This post written by our CEO Kate Unsworth originally appeared on The Memo and explores a collaboration with our friends at Vent.
When Britain and Europe woke up to the news of Brexit, a global emotional turmoil ensued. The EU referendum, one of the biggest democratic exercises in British history, had generated a result that left the world in flux.
The media called it an ‘emotional vote’ and one that would leave a wake of strong emotions. Social media feeds were plastered with emotional reactions. The stock market plummeted in reaction to the news. And for weeks, mainstream media has been awash with emotionally-charged debate.
How could such an abstract event with unclear repercussions make the world feel so many feelings and create so many rifts? Was this kind of emotional tidal wave unavoidable, despite the results?
At VINAYA, our mission is to create tools that can enhance ‘connection to self’ in the digital age.
With this interest in studying emotions on an individual and macro level, the Brexit ‘hangover’ presented a unique case study. Particularly as a London-based company made up of largely millennial European expats, the atmosphere on the day following the vote at our Shoreditch headquarters was exceptionally emotionally charged.
But beyond the realms of our research Lab and our metropolitan London bubble, we wanted to find out more about how the world felt.
Fear, Uncertainty & Doubt
By partnering with our friends at VENT, an emotion-sharing app where users share more than 3 million emotions (or ‘vents’) each month, we gained a wider snapshot based on real emotional data. From a sample of 50k Vents predominantly from the United Kingdom, as well as the United States, Germany and France, we found some compelling insights into how the world felt day before and after Brexit:
- 10 times as many emotions were shared the day after Brexit compared to the day before
- Major shift from ‘fear’ to ‘anger’ and ‘sadness’
- Emotion states shifted from anticipatory feelings such such as ‘afraid’ and ‘worried’ to ‘disgusted’, ‘furious’ and ‘shock’.
- Positive emotions under the banner of ‘happiness’ decreased by more than half in the snapshot
We’d all like to think that love, compassion and logic are the emotions that steer us to make decisions. But in reality, fear is a primal source in our human decision making process: a type of ‘fight or flight’ acute stress response to our surroundings.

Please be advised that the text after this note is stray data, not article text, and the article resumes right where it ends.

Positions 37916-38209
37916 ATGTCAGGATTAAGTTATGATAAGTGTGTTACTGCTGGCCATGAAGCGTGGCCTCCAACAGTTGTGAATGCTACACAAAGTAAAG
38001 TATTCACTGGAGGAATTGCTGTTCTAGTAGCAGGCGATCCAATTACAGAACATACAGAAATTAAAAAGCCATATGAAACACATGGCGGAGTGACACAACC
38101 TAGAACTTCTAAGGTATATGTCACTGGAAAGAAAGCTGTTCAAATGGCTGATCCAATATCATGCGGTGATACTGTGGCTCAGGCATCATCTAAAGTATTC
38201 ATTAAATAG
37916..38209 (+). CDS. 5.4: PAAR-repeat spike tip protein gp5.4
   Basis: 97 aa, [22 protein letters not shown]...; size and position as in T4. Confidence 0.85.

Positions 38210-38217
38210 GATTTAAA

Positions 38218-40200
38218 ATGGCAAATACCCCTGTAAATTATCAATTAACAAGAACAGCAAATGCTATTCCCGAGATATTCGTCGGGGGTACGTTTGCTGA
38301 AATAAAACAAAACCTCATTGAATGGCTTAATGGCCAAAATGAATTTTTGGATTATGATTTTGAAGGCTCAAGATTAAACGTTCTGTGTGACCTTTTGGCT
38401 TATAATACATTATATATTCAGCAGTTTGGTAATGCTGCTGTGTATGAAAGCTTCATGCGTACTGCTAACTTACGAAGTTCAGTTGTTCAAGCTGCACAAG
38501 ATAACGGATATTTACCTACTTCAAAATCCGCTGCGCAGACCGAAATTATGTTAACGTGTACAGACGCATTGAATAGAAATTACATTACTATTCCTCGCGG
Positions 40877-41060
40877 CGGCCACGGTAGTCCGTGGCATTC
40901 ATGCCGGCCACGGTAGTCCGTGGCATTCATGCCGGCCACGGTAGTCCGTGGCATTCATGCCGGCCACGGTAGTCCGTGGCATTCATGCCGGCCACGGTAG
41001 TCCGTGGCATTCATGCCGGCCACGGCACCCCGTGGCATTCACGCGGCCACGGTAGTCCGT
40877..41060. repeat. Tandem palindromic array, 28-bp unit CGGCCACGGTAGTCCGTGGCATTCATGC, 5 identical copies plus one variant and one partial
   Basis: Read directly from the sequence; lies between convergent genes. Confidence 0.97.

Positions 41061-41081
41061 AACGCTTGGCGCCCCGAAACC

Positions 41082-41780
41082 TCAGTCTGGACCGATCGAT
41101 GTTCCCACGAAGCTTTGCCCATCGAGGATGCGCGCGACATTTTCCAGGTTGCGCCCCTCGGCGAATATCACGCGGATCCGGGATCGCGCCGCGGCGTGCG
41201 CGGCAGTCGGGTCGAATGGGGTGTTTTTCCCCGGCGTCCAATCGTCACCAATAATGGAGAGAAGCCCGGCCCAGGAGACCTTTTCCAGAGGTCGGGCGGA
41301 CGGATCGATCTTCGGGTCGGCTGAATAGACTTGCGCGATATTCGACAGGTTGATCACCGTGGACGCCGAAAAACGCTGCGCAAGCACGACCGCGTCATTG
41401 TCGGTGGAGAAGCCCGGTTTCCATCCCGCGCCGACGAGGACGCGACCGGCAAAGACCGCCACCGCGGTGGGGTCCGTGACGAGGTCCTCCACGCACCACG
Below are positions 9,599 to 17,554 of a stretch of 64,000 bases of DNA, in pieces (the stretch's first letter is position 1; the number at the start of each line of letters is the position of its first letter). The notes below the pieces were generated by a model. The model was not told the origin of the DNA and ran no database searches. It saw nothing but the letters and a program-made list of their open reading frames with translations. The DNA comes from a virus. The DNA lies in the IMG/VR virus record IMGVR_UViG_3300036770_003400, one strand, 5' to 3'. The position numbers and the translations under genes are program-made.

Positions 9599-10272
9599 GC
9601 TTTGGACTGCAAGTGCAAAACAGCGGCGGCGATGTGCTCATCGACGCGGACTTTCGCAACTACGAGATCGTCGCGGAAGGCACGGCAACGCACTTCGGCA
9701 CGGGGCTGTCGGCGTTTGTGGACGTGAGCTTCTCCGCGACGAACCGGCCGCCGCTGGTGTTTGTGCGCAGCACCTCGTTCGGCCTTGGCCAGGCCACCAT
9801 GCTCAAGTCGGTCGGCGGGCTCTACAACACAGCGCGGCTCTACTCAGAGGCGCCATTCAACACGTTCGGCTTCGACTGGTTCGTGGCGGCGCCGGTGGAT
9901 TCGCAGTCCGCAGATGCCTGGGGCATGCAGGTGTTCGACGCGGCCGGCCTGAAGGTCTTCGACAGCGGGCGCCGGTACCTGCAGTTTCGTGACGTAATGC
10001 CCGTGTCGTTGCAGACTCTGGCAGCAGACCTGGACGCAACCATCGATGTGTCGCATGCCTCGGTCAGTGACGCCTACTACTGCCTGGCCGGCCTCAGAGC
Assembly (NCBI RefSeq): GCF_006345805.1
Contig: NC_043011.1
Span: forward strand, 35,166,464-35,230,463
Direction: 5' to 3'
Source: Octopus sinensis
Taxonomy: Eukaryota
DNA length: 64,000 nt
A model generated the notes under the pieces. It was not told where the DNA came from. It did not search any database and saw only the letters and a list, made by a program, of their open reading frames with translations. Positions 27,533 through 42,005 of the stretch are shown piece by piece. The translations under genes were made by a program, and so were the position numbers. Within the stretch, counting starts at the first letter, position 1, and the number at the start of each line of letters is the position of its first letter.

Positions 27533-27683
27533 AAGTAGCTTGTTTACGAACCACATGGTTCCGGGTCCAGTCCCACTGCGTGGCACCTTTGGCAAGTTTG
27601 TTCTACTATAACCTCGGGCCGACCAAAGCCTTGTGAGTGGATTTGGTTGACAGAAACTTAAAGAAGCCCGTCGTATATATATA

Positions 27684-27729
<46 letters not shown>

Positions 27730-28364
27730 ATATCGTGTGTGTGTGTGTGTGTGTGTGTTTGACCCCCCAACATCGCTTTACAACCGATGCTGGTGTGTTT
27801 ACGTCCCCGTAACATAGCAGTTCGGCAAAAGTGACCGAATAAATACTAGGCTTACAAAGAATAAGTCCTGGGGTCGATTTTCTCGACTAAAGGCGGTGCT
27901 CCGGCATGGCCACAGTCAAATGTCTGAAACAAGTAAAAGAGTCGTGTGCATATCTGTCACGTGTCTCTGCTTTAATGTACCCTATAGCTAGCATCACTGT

In our modern information-overloaded and hyper-connected reality, it is often difficult to realise where our own private thoughts and emotions begin and end.
Emotional Intelligence Could Combat Fear
How often do we pause and reflect in order to actually identify how we’re feeling, and how this might be impacting our day to day lives? Our subjective experience of emotions can never exist independently, because they are always reflected in our physiological reactions as well as being shaped socially.
When speaking of ‘emotional wellbeing’, we recognise the importance of turning our awareness inwards, understanding our emotions and being aware of the significant role they play in the choices we make everyday. Failing to do so could mean being less in control of our own lives, and therefore acting more out of a reactive place that’s likely to be powered by fear and uncertainty.
Beyond helping us understand how we feel as individuals, could a future powered by emotional data allow us to see beyond our own bubbles and gain a better understanding of the sentiments of entire populations?
With this kind of collective understanding, perhaps we could build toward a future where such important decisions are based on love and knowledge, over fear.
VINAYA is running a crowdfunding campaign for their next generation product ZENTA, a tool designed to help people take control of their own emotional wellbeing. Using cutting-edge sensors and machine learning to cross-reference physiological data with subjective experiences, this tool can help individuals identify their destructive habits and nudge them towards more positive routines that sustain better habits over time.